Bioactivities and genome insights of a thermotolerant antibiotics-producing Streptomyces sp. TM32 reveal its potentials for novel drug discovery

Nakaew, N., Lumyong, S., Sloan, W. T. and Sungthong, R. (2019) Bioactivities and genome insights of a thermotolerant antibiotics-producing Streptomyces sp. TM32 reveal its potentials for novel drug discovery. MicrobiologyOpen, 8(11), e842. (doi: 10.1002/mbo3.842) (PMID:30941917) (PMCID:PMC6854843)

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A way to defeat antimicrobial resistance (AMR) crisis is to supply novel drugs to the pharmaceutical industry. This effort leads to a global call for seeking the beneficial microbes from underexplored habitats. To support this call, we isolated Streptomyces sp. TM32 from the rhizosphere soil of a medicinal plant, turmeric (Curcuma longa L.). TM32 exhibited strong antimicrobial activities against both human and plant pathogens, including an AMR pathogen, Staphylococcus haemolyticus MR‐CoNS. Surprisingly, such antimicrobial results of TM32's autoclaved crude extract remained the same. Based on the genome data analysis, TM32 belongs to the same genomic species with Streptomyces sioyaensis DSM 40032T, supported by the relatively high‐average nucleotide identity values (ANIb: 96.80% and OrthoANIu: 97.14%) and in silico DNA–DNA relatedness value of 75.40%. Importantly, the gene annotation analyses revealed that TM32's genome contains various genes encoding the biosynthesis of either known or unknown antibiotics and some metabolites involved in plant growth‐promoting traits. However, bioactivities and genome data comparison of TM32 and DSM 40032T showed a set of apparent differences, for example, antimicrobial potentials, genome size, number, and occurrence of coding DNA sequences in the chromosomes. These findings suggest that TM32 is a new strain of S. sioyaensis and serves as an emerging source for further discovery of valuable and novel bioactive compounds.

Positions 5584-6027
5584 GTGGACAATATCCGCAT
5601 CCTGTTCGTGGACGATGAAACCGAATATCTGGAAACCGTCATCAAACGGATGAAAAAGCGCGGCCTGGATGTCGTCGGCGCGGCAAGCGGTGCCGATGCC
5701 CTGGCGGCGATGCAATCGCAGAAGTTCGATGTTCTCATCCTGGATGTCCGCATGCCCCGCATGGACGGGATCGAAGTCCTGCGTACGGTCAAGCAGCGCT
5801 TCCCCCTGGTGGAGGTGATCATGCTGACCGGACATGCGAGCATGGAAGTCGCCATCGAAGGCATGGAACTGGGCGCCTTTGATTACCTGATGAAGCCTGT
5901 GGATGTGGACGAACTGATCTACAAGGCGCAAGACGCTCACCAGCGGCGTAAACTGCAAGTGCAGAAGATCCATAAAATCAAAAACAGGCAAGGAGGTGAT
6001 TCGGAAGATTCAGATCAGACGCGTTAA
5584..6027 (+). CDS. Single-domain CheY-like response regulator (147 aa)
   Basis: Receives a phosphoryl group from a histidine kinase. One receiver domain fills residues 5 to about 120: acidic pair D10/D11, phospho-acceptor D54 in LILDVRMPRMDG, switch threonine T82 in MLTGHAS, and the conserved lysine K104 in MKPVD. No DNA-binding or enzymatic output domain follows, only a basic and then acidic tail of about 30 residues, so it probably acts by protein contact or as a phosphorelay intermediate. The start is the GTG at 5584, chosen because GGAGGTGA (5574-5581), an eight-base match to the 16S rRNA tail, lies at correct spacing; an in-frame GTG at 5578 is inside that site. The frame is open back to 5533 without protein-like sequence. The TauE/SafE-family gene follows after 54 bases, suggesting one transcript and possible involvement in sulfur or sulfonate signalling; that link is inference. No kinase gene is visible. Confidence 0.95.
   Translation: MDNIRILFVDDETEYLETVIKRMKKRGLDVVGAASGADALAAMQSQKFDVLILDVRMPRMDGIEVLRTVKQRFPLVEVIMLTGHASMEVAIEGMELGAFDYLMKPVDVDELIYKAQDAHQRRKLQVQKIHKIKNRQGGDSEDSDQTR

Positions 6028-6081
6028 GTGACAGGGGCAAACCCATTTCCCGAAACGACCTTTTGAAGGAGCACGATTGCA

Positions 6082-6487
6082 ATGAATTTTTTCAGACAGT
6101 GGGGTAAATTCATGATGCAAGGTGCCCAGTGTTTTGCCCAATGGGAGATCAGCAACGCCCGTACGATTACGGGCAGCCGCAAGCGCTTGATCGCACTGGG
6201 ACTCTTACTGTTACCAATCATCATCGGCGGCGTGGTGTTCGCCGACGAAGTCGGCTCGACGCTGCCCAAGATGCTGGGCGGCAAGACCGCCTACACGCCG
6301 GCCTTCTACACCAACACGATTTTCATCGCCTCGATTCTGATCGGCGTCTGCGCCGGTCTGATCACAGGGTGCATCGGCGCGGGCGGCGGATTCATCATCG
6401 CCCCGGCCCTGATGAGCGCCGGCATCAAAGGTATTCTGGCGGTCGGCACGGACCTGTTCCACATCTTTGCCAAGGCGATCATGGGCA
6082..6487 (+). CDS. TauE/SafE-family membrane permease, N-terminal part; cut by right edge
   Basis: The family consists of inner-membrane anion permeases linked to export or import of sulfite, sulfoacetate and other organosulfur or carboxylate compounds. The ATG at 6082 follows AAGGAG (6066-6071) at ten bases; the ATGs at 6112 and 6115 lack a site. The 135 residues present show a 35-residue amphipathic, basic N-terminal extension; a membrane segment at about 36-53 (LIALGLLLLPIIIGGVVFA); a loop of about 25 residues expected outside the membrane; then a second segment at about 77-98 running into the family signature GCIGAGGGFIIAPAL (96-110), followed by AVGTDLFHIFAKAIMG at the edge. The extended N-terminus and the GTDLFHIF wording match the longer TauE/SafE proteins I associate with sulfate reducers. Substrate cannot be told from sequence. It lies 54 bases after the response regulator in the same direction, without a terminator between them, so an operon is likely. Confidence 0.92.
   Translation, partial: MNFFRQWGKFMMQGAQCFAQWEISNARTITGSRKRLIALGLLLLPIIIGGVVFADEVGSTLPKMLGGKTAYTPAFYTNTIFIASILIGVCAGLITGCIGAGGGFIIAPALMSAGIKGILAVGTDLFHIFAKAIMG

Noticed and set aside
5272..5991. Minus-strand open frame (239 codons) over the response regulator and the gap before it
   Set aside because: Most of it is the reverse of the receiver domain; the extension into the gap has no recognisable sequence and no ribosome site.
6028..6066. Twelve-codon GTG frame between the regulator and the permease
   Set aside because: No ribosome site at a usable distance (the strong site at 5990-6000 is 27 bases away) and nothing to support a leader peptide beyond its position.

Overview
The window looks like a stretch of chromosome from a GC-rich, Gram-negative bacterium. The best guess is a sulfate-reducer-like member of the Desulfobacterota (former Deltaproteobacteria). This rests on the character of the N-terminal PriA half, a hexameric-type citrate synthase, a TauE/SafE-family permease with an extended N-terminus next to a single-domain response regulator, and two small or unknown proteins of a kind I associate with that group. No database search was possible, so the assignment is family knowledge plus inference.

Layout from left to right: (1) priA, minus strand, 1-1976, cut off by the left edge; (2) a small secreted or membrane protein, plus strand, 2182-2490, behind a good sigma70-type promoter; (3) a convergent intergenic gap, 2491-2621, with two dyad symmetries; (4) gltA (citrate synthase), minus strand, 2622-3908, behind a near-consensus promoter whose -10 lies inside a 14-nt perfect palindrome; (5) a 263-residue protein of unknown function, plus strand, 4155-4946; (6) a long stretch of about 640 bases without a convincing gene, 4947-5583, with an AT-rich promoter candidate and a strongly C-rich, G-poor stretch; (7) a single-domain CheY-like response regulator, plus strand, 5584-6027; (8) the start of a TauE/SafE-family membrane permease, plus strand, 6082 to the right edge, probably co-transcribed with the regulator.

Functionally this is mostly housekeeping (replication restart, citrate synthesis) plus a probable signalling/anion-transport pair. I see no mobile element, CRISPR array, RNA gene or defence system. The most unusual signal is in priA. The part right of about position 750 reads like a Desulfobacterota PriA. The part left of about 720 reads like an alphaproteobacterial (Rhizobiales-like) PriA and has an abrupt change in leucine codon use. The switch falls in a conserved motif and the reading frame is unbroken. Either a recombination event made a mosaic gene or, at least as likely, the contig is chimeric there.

Item Type:Articles
Additional Information:The authors acknowledge the research grants from the National Research Council of Thailand (NRCT Grant: R2560B070) and the Center of Excellence on Biodiversity – Office of Higher Education Commission (BDC‐PG2‐159010). We also thank Dr. Worarat Kruasuwan (BIOTEC – National Science and Technology Development Agency, Pathum Thani, Thailand) and Mr. Thanarat Salahong (Chiang Mai University) for their assistance in the gene annotation analysis. WTS and RS have financial support from the Engineering and Physical Sciences Research Council of the UK (EPSRC Grant: EP/K038885/1).
Glasgow Author(s) Enlighten ID:Sloan, Professor William and Sungthong, Dr Rungroch
Authors: Nakaew, N., Lumyong, S., Sloan, W. T., and Sungthong, R.
College/School:College of Science and Engineering > School of Engineering > Infrastructure and Environment
Journal Name:MicrobiologyOpen
ISSN (Online):2045-8827
Published Online:02 April 2019
Copyright Holders:Copyright © 2019 The Authors
First Published:First published in MicrobiologyOpen 8(11):e842
Publisher Policy:Reproduced under a Creative Commons license

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Project CodeAward NoProject NamePrincipal InvestigatorFunder's NameFunder RefLead Dept
621351Synthetic Biology applications to Water Supply and RemediationSteven BeaumontEngineering and Physical Sciences Research Council (EPSRC)EP/K038885/1VPO VICE PRINCIPAL RESEARCH & ENTERPRISE